Cameroon: International Day of Democracy commemorated with a call for inclusive Participation

By Boris Esono Nwenfor

Speakers at the International day for Democracy organized by CHRDA
Speakers at the International day for Democracy organized by CHRDA

The 2019 edition of the international day of democracy has been celebrated with a call for the government of Cameroon to create a favourable environment for the participation of everyone in the democratic process. During the celebration on September 15, organized by the Centre for Democracy and Human Rights in Africa, CHRDA on the theme “Strengthening inclusive participation in democratic participation in Cameroon”, speakers talked about the shortcomings that have characterized the democracy in Cameroon.

This day comes at a vital point in Cameroon’s history where the country is characterized by crisis such as the Boko Haram insurgencies, the crisis in Anglophone Cameroon, marginalization of various groups of persons amongst others.

The International Day of Democracy is celebrated on September 15 every year since the resolution was passed on November 8, 2007, in the United Nations General Assembly (UNGA). The day is celebrating for promoting the tenets of democracy with this year’s theme being “Participation”.

During the event women and youths were called upon to be part of the political process. To Shey Lesley, Founder of Lesley Foundation, the youths should get themselves register on the electoral register so as to take part in the upcoming elections such as the legislative, regional and municipal elections.

Speaking to Fah Elvis Tayong, journalist, political analyst and member of the opposition MRC Party he said the government has not respected the rights of active, substantive and meaningful participation in the country. “The key actors in the conflict are not present and the environment is not favourable because you cannot tell me the Diaspora that is sponsoring the fighters in the bush to come for a meeting in Yaounde – it cannot go.”

“In the present instance, the principle of neutrality is expected; those to chair the dialogue are to be acted by both parties in the conflict. We need a neutral environment whereby neutral persons come in who doesn’t have any interest to the parties. But now that we are not seeing this, the dialogue is heading towards a total failure.”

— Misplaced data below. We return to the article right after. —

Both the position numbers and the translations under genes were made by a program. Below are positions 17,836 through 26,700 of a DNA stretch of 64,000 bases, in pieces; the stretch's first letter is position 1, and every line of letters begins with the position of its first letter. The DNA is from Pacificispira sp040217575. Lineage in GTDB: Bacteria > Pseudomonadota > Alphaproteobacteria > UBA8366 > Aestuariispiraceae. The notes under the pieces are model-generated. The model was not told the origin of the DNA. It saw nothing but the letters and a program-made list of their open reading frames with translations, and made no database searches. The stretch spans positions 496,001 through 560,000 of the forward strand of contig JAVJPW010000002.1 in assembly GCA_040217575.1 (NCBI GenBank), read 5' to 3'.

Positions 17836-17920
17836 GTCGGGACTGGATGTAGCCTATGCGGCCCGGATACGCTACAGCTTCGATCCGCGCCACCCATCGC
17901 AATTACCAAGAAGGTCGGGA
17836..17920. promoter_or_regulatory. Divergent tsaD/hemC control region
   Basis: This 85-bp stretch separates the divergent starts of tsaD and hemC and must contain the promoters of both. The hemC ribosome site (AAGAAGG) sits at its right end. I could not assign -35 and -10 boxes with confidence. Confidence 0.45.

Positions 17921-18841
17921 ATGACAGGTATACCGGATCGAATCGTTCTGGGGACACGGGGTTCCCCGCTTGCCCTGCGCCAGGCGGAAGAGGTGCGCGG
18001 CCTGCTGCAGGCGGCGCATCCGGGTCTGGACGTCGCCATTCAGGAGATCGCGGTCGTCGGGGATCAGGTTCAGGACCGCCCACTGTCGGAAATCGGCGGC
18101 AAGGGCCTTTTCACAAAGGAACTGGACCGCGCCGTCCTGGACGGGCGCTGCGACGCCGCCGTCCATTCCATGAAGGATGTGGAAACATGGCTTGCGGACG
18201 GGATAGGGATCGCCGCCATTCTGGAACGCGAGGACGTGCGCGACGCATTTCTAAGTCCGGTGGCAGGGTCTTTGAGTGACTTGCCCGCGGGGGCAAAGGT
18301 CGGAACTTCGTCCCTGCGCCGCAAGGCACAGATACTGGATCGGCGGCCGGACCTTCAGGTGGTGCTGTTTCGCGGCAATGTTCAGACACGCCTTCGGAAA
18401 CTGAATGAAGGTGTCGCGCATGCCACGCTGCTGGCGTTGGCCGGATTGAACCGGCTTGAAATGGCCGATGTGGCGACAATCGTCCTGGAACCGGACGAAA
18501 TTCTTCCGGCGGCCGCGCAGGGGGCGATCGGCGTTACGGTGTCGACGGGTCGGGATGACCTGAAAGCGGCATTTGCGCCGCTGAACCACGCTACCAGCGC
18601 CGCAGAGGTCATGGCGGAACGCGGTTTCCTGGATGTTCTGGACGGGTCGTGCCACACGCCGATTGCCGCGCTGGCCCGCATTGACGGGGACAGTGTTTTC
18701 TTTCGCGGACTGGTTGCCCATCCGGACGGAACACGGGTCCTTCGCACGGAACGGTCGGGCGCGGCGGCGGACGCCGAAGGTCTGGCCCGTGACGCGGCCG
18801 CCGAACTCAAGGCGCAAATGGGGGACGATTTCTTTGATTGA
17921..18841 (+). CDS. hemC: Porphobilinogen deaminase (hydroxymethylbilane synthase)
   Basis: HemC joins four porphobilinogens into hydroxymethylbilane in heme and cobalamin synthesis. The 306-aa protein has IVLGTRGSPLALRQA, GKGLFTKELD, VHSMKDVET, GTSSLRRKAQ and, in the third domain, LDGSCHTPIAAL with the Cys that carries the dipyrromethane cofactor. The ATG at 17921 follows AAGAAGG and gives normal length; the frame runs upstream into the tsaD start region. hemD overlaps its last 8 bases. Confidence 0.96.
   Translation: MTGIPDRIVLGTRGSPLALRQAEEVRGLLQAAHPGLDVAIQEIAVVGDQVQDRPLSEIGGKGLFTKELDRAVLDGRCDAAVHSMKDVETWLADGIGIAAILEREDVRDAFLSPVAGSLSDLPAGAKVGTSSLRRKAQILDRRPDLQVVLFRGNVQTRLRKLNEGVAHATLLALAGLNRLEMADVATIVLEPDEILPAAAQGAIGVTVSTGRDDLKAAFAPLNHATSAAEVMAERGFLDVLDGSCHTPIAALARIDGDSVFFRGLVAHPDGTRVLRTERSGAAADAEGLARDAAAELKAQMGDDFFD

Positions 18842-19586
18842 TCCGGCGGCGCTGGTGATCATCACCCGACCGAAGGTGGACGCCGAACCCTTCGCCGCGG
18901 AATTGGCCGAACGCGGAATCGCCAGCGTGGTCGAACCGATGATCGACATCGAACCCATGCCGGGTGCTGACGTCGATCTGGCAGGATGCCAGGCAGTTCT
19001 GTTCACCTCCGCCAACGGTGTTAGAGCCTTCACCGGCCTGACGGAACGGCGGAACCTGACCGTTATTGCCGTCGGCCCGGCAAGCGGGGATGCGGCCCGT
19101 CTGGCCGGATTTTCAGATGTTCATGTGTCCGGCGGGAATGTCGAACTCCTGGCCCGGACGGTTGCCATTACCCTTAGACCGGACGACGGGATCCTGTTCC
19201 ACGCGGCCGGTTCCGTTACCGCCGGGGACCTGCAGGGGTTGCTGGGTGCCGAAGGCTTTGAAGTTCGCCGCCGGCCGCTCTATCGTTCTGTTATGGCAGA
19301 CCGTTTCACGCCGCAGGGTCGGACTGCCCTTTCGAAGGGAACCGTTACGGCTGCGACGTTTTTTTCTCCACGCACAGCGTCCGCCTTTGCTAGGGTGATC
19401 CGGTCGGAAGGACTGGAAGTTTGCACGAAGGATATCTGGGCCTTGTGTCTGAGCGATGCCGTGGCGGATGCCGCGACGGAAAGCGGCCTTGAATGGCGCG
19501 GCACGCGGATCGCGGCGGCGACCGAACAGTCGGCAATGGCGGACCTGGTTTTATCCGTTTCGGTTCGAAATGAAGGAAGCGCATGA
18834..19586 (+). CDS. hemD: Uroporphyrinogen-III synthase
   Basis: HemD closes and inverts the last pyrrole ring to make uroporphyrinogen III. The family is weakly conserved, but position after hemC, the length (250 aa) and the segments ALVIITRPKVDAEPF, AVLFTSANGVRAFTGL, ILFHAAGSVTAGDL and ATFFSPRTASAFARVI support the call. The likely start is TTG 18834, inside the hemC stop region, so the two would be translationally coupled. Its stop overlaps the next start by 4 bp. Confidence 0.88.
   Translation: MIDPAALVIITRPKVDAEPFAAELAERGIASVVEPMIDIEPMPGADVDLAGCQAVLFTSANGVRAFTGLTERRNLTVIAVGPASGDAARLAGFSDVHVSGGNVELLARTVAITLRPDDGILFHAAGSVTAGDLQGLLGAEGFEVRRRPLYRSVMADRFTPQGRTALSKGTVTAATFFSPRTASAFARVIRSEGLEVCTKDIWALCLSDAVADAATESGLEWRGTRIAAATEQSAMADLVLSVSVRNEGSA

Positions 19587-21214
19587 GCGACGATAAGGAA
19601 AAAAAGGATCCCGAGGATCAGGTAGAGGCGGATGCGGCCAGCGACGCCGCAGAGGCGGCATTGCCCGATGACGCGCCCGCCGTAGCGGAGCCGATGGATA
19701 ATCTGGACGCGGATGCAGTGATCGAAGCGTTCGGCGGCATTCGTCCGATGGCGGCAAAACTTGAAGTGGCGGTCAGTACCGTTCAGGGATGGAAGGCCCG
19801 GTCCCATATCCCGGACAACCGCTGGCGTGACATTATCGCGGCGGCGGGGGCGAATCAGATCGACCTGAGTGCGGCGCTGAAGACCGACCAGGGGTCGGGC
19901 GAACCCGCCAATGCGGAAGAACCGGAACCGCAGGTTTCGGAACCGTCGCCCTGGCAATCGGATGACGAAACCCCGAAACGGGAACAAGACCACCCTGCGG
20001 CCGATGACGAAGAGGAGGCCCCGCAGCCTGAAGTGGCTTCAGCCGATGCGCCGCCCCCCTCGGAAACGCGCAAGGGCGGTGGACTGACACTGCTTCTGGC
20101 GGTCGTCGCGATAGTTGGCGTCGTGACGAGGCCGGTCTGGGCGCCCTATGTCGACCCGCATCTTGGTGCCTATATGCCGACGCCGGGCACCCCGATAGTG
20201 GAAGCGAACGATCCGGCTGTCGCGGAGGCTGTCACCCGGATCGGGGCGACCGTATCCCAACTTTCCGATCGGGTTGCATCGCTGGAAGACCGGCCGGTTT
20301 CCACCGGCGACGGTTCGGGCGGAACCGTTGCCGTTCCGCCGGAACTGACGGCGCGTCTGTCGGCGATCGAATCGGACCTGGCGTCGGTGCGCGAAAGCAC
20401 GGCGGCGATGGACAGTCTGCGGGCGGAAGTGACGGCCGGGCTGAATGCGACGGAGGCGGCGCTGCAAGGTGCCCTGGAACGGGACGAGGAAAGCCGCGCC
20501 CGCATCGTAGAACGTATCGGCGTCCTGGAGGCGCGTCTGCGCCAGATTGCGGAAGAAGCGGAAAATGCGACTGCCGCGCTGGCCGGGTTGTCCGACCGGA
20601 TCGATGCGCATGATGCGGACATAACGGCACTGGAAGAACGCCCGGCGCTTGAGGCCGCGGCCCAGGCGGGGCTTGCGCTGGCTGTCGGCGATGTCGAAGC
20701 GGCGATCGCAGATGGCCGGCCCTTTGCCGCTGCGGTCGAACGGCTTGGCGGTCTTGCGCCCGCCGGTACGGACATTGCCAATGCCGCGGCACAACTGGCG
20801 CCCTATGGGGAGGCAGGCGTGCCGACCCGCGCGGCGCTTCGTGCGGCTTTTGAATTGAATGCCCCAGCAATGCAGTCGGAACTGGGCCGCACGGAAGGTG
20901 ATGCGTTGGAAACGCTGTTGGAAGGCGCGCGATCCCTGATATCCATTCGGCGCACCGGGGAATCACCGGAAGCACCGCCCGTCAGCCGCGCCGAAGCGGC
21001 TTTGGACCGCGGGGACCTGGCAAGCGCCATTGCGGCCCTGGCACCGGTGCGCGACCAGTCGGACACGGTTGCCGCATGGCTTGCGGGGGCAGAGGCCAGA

On the issue of inclusive democracy in Cameroon, Fah Elvis is of the opinion that is a term in Cameroon that works on paper but practically it is zero. He wondered, “How many youths are in? How many conditions have been made favourable for people to be in? How many women hold key positions- 63 ministries are there but how many are there for women, disabled? At the end of it, the issue moves but on theory but practically it is zero.”

“We are encouraging all the women to actively participate in democracy because this is the only medium through which their voices can be heard” said Nyonsue Ebi Epey, Founder/CEO of Centre for Reintegration, Empowerment and Transformation Cameroon (CREET CAM), while adding that, “The best we can do is continuous sensitization and advocacy for these women. To my fellow activists, you should not be discouraged when talking to women because most at times when we talk to women, they feel like there is a system already in place which will not listen to their opinions…”

She went further to call on the government to create an enabling environment which will make women want to participate in the democratic process. “An enabling environment means creating structures that are accommodating. There are structures already in place but these structures are not accommodating”, she said while adding that, “Women are not participating fully because the system in one way or the other hinders them from participating and they do not see the need for starting something that their voices will not be heard.”

To violet Yigha Fokum CHRDA Gender Officer and Deputy Executive Director, the main problem hindering women from participating in democracy stems from the socialization issue. She said, “Most women have been socialized to belief that they are always in the kitchen and they cannot be at the decision making table. CSOs have been doing a lot to make women know that they have to pick up. It is time for them to make their voices heard, let the world know that experiences and their worth because they are the ones bearing the brunt of the ongoing crisis in Cameroon.”

Participants and speakers at the close of the commemoration of the International Day for Democracy
Participants and speakers at the close of the commemoration of the International Day for Democracy

The UN Secretary General on his part has urged each Government to respect its citizens’ right to “meaningful participation” in the political process. He said, “At heart, democracy is about people”. “It is built on inclusion, equal treatment and participation, and it is a fundamental building block for peace, sustainable development and human rights”.

While saluting all who “strive tirelessly to make this happen”, he affirmed that these values and aspirations “cannot be seen as tokens or lip service” but must instead be “real in people’s lives”. “Yet the International Day of Democracy takes place at a time when trust is low and anxiety is high”, Mr. Guterres continued. “People are frustrated by growing inequalities and unsettled by sweeping changes from globalization and technology”.

He attributed this to their seeing “conflicts going unresolved, a climate emergency going unanswered, injustice going unaddressed, and civic space shrinking”. “As we mark Democracy Day, I urge all Governments to respect the right to active, substantive and meaningful participation”, concluded the Secretary-General`

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